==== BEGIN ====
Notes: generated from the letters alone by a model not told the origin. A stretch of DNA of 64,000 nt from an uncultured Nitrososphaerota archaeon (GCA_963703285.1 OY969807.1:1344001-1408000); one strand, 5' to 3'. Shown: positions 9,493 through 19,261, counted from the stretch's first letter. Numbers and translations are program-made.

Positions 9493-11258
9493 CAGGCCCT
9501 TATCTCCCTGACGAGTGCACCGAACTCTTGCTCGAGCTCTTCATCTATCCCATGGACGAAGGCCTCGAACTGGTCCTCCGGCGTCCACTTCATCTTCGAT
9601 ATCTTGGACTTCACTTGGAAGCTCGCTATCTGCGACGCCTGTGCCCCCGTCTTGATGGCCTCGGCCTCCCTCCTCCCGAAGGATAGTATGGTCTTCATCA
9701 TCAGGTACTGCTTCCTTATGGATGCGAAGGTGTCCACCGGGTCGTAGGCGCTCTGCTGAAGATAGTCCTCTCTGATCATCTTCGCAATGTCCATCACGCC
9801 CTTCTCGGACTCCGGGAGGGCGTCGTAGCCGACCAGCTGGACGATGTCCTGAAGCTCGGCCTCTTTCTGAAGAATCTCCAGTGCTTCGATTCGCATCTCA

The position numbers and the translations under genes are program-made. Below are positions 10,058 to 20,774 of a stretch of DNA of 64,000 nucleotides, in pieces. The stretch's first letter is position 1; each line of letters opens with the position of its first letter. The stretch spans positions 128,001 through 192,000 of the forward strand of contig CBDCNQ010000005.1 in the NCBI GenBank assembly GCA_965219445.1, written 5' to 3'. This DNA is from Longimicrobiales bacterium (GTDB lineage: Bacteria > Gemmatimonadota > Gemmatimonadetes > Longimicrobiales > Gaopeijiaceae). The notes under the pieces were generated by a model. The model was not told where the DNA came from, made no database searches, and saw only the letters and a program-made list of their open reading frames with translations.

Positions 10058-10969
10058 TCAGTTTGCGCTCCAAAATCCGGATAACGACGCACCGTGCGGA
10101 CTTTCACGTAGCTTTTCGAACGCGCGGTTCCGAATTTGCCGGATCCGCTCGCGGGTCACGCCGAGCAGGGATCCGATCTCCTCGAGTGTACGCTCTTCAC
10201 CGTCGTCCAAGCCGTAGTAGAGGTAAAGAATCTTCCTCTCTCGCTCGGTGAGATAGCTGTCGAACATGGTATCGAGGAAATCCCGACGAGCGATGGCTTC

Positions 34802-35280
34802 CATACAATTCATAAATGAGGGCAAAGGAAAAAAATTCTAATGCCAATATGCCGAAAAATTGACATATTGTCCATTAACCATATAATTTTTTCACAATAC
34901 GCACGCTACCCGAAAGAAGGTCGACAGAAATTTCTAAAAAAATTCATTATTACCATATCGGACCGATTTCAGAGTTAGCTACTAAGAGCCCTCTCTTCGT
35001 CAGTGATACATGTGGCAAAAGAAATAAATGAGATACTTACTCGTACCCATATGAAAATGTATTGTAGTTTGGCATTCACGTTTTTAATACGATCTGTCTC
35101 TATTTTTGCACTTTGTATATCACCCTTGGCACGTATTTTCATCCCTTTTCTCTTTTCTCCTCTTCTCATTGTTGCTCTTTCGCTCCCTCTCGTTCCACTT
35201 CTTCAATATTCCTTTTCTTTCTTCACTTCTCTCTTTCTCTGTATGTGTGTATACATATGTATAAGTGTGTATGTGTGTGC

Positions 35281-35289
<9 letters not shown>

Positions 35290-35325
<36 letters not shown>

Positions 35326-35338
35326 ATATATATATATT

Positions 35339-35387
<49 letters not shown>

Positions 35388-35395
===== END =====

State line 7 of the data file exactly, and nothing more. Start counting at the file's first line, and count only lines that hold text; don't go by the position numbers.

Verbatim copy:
9801 CTTCTCGGACTCCGGGAGGGCGTCGTAGCCGACCAGCTGGACGATGTCCTGAAGCTCGGCCTCTTTCTGAAGAATCTCCAGTGCTTCGATTCGCATCTCA